WFH: Friend or Foe?

In the words of a revered American president (you know the one), the word ‘crisis’ in Chinese is based on two characters.  One means ‘danger’, the other ‘opportunity’. 

For women in Britain, ‘working from home’ has been more the former than the latter.

Who would have thought that, on the 50th anniversary of the Equal Pay Act we would find ourselves back in the house, cooking, nurturing, cleaning and educating – oh, and working professionally too? Even before the pandemic, British women were working twice as hard as their male counterparts  looking after family and home life. 

During lockdown, this gap has been exacerbated for mothers who put in 4 hours a day more than fathers looking after children and home.  The only notable exception to this harsh reality are situations where the father has lost his job entirely while the mother remains on the payroll. 

A shift in societal perception of roles in the home is urgently needed.  Working women contribute 35%-45% to the GDP in Europe and North America.  So any country that takes its post-Covid economic recovery seriously must do more to acknowledge and address the stark inequalities between the genders. 

Meanwhile, we women need to have more honest conversations at home with our partners and children (of capable age) to ensure that what can be done by them in the house is in fact done by them.  It may mean having to compromise on our way of doing things and it may also mean inviting some friction into what might already be a precarious situation.  But the burden of not doing so is too great for us to bear.  And not just us but everyone who depends on us, including the economy!  In this way, being a little more ‘selfish’ may actually turn out to be one of the most selfless acts we’ve taken in a while.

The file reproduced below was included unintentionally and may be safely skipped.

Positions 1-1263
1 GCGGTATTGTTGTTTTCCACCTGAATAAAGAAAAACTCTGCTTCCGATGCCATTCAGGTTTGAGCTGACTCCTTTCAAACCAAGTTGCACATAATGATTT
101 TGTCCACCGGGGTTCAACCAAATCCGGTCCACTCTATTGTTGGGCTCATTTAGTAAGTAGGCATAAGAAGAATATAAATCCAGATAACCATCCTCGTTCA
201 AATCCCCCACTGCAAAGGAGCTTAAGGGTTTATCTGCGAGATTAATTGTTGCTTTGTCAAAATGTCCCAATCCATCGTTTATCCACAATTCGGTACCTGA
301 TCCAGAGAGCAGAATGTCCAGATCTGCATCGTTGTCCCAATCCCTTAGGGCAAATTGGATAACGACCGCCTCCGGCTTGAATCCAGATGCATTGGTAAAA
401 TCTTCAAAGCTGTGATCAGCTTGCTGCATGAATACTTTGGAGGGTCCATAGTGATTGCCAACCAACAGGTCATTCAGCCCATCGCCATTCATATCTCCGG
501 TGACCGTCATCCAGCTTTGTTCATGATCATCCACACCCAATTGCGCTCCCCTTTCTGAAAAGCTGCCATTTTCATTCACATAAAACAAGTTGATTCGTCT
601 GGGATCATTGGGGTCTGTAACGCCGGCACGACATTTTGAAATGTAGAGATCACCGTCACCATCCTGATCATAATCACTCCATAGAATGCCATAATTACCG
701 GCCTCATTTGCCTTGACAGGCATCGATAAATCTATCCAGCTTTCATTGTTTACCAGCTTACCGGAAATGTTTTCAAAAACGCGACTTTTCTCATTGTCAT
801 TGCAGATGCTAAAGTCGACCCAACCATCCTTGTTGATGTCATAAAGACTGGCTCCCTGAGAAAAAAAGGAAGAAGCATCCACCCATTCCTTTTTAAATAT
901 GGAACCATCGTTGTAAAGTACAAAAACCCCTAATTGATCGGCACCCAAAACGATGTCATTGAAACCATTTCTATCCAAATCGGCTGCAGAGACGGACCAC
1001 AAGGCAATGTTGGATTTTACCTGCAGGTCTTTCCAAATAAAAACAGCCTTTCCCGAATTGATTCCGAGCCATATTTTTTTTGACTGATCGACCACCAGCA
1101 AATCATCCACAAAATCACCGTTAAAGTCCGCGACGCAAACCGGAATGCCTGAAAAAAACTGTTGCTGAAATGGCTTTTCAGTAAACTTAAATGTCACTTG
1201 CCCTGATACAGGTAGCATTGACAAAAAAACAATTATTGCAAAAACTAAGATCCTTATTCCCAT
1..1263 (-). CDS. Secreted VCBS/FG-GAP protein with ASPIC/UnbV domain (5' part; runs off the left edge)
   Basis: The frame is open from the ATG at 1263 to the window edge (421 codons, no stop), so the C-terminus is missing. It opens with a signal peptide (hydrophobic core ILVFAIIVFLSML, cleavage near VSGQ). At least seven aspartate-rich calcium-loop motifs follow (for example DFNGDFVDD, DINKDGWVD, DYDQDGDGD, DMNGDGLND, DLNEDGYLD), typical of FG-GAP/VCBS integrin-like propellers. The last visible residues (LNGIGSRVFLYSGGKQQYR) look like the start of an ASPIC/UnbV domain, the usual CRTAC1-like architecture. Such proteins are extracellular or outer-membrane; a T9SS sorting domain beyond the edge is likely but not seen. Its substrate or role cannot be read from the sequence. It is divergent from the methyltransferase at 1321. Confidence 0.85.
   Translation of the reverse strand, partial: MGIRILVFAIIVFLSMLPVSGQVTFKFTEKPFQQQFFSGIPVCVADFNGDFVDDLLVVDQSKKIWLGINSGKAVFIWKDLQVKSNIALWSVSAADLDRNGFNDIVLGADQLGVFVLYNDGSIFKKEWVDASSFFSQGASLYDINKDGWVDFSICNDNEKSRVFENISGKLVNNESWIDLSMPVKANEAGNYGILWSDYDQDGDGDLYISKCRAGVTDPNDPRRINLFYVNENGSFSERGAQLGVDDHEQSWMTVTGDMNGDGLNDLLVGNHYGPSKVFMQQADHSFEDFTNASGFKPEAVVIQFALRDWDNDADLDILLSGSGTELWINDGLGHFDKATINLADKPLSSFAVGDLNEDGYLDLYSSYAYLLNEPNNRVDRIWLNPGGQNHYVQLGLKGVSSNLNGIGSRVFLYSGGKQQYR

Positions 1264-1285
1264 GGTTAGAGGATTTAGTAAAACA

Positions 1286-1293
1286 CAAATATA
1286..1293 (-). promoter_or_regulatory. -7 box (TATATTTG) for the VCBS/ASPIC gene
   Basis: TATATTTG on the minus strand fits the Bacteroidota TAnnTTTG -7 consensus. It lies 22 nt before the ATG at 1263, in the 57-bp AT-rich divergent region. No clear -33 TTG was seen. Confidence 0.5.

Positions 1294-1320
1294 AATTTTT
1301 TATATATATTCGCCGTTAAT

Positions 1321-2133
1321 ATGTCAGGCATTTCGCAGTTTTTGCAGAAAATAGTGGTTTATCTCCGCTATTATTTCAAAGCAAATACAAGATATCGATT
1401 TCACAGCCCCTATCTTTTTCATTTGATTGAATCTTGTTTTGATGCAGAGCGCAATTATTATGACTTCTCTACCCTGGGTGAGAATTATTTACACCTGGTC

As for those of you men out there who hide away all day ‘working’, my plea to you is to observe your partner.  If she can multi-task work, children, meals and laundry, surely you can do better!  Next time you come downstairs for your cuppa, swing by the washing machine and hang up one of the 15 cycles of laundry that are making their rounds each day.  Ask your older child to take out the recycling and tidy up after themselves and show their mum some respect – after all, the home they (and you) live in is not a hotel and their mum (your life partner) is not a maid.  Then, as tempting as that evening run might be, put in an extra half an hour with your children to check their spelling and times tables. And then please do indulge in some exercise while dinner is bubbling away on the hob.  The next day, then, tell your colleagues and mates to do the same.  It might seem as sharing chores, but in reality, it is a way to regain the closeness with and respect of your family – and isn’t it worth it?

Perhaps we should all take a moment out of our busy day to consider what it is we need in order to shift the balance of child-care and home chores, and then make the necessary adjustments.  After all, a crisis is not just ‘danger’, it is also an ‘opportunity’ – isn’t it time we find out what that really means to us?

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